Dr. Arch. Hamed Khosravi
Dr. Arch. Taneha Kuzniecow Bacchin

Curators:
Geert van der Meulen
Elise van Herwaarden
Gerben van den Oever
(Delta Interventions Graduation Studio)

Programme:

09:45
Welcome by Dr. Taneha K. Bacchin and Dr. Hamed Khosravi
Delta Interventions Studio (Delta Urbanism Research Group), TU Delft


10:00
Lecture by Dr. Marina Otero Verzier
Head of Research and Development at Het Nieuwe Instituut, Rotterdam
Lecturer at the Royal College of Art, London


11:00
Exhibition Opening and Discussions
Delta Interventions Graduation Studio 2017-2018 ’North Sea: Landscapes of Coexistence’


12:00
Lecture by Dr. Godofredo Pereira
Head of Environmental Architecture Programme, Royal College of Art, London
Senior Researcher at the Forensic Architecture, London


13:00
Lunch Break


14:00
Lecture by Dr. Pier Vittorio Aureli
Head of City/Architecture PhD programme, and Studio Master Diploma 14 at the  Architectural Association, School of Architecture, London
Louis I. Kahn Visiting Professor at the Yale School of Architecture, New Haven


15:00
Round Table Discussion and Final Remarks


16:30
Closing/ Drinks


 

Talks:

“Roving Institutions: Architectures for the democratization of the metropolitan cultural condition, or propaganda machines”
The construction of transportable urban environments had been embraced throughout the 20th century by cultural institutions as a mechanism to mitigate the growing imbalance between the countryside and the metropolis.

By enhancing the movement of people, information, goods, and capital throughout the territory, projects such as the Misiones Pedagógicas (Spain), 1931-1936, the Cátedra Ambulante Francisco Franco (Spain), 1939-1977, or The Centre Pompidou Mobile (France), 2011-2013, responded to the interest in injecting urban dynamics in culturally isolated areas. The multi-scalar architecture of these institutions in flux was materialized in standing structures, but also in larger entanglements between spaces, territories and individuals articulated around these circulatory processes.
This lecture aims to shed light on how these mobile infrastructures were designed to carry information services, education and entertainment, as well as diverse political ideologies; how were conceived as a mechanism of social order, and a tool for urban development, and nation-building processes.

— Dr. Marina Otero Verzier is an architect based in Rotterdam, where she is Head of Research and Development at Het Nieuwe Instituut. Previously she was Chief Curator of the Oslo Architecture Triennale 2016 with the After Belonging Agency. From 2011-2015 Otero was based in New York, where she was Director of Global Network Programming at Studio-X and Adjunct Assistant Professor at Columbia-GSAPP. She is currently teaching at ETSAM, and has taught seminars and studios at ETSAM, Barnard College, and Columbia GSAPP.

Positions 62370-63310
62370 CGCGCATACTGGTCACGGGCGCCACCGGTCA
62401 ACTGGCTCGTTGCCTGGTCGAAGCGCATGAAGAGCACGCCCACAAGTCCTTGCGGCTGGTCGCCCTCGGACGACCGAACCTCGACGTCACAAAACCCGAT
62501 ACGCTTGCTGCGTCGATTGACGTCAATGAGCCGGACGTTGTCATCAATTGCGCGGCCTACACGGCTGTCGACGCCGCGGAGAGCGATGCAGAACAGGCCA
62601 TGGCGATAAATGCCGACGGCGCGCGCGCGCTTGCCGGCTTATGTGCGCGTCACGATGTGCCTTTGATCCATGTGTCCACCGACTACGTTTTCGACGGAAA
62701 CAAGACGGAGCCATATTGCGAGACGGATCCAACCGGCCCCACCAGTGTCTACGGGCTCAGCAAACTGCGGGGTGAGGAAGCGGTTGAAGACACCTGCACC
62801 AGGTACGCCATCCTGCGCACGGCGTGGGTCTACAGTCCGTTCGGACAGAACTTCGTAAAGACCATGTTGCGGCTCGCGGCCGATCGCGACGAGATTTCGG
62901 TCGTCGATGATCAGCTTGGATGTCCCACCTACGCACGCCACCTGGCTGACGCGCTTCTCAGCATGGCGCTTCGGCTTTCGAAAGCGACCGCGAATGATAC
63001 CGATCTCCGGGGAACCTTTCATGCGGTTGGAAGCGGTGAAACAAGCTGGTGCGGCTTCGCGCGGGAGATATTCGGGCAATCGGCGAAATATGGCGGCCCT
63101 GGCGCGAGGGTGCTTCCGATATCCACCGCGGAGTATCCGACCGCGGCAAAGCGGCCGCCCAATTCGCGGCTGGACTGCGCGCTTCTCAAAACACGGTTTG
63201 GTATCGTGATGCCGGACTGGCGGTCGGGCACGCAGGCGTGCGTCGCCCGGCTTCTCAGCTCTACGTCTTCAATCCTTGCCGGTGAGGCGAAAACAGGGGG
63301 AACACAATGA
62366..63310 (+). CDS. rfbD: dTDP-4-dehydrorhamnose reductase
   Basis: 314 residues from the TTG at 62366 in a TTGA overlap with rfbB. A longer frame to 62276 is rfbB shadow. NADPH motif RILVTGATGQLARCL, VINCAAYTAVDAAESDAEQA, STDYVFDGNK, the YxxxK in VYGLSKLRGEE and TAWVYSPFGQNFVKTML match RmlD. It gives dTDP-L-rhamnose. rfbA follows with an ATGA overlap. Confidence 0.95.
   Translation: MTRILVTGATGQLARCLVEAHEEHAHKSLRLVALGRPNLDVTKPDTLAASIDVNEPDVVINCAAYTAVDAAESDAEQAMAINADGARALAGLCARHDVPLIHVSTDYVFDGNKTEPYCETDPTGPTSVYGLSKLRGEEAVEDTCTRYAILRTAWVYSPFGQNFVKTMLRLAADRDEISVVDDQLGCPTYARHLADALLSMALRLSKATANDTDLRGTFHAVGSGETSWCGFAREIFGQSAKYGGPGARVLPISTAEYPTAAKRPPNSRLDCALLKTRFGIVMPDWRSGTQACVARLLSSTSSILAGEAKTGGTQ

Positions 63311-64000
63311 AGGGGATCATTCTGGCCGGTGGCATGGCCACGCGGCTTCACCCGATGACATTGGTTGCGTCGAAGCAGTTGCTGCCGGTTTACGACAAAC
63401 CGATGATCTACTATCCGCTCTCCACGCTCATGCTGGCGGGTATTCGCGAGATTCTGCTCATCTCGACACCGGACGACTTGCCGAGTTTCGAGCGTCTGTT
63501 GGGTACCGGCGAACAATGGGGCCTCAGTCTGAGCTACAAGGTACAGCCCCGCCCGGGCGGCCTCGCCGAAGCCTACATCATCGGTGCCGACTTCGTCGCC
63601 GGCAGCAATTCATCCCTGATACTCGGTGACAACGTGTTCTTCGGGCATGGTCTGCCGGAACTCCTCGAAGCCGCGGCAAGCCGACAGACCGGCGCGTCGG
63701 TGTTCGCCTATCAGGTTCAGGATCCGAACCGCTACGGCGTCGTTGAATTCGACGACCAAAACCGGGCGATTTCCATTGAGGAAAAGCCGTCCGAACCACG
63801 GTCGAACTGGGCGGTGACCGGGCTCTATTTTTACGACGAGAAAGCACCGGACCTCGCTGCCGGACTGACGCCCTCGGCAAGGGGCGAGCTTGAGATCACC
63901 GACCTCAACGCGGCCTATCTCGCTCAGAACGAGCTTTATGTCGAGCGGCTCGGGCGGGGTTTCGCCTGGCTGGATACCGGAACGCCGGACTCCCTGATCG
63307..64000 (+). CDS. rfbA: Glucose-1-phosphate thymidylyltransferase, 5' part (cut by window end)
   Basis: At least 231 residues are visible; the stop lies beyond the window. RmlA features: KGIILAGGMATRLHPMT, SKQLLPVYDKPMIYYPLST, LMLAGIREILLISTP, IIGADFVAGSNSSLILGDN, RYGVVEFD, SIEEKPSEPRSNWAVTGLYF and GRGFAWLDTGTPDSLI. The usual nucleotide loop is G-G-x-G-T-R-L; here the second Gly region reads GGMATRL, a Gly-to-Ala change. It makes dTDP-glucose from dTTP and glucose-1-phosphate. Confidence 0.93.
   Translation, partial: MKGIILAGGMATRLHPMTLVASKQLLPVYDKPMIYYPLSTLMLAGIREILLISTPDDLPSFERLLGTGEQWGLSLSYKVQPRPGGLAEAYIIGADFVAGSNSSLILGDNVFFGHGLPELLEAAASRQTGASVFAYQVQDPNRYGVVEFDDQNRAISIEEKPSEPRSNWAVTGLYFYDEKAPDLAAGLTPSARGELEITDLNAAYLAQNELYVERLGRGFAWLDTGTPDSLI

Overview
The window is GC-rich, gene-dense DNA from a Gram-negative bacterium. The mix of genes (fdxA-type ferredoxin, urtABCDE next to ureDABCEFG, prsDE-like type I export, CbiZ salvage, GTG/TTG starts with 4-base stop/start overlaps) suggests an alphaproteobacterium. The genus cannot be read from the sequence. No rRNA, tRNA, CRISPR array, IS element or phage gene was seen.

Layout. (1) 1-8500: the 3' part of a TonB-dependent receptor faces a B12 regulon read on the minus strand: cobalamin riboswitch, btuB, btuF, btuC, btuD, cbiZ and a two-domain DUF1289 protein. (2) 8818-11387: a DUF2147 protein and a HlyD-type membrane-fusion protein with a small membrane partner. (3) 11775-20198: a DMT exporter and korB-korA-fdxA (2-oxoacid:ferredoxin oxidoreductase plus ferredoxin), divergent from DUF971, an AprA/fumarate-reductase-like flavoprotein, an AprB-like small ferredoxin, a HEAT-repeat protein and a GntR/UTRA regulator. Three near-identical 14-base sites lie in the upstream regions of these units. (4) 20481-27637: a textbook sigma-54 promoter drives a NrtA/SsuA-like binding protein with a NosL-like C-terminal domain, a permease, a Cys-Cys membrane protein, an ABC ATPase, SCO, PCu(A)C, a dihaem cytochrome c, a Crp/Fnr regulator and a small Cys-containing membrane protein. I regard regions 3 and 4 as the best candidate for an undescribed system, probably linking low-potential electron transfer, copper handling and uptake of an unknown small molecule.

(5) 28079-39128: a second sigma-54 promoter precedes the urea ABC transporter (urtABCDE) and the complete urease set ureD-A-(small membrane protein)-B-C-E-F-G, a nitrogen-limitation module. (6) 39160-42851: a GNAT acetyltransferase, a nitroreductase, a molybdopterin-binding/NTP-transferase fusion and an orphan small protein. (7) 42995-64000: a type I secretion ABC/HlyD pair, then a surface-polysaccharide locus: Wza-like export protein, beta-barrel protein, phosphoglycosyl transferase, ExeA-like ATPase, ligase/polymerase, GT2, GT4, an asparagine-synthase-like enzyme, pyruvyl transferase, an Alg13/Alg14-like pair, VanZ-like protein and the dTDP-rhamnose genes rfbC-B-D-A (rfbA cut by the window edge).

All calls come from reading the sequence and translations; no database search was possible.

“Nation-building from below”
The presentation will look at the relation between nature and political projects by tracing how the Venezuelan bolivarian government has shifted the political role of oil, from an invisible source of power –the Magical State- into a central object of politics. In particular it will focus the geopolitical, territorial and social imaginations that in the case of Venezuela, have emerged around extractive practices, including the Gran Gasoducto del Sur project, a proposal of a 5,000km pipeline connecting the Orinoco oil belt to Buenos Aires. Drawing comparisons with contemporary disputes around resource extraction in Chile and in Nigeria the presentation will focus the role that certain objects from the underground have in the re-imagination of collective politics, and on the isomorphic relations that ground the revolution: Venezuela=Bolívar; Bolívar=oil; oil=the people. Finally, it will be argued that the underground has in itself become a resource: a potential for the constant emergence of territorial and architectural projects.

— Dr. Godofredo Enes Pereira is the course leader for the MA in Environmental Architecture and teaches ADS7 Ecologies of Existence design studio at the RCA, where he also leads the Architecture and Social Movements Research group. His doctoral research ‘The Underground Frontier: Technoscience and Collective Politics’ investigated political and territorial conflicts within the planetary race for underground resources. He is a member of Forensic Architecture where he led the Atacama Desert project; and was the curator of the exhibition Object / Project (Lisbon Architecture Triennial, 2016).

 

“Territory and Primitive (and On-going) Accumulation”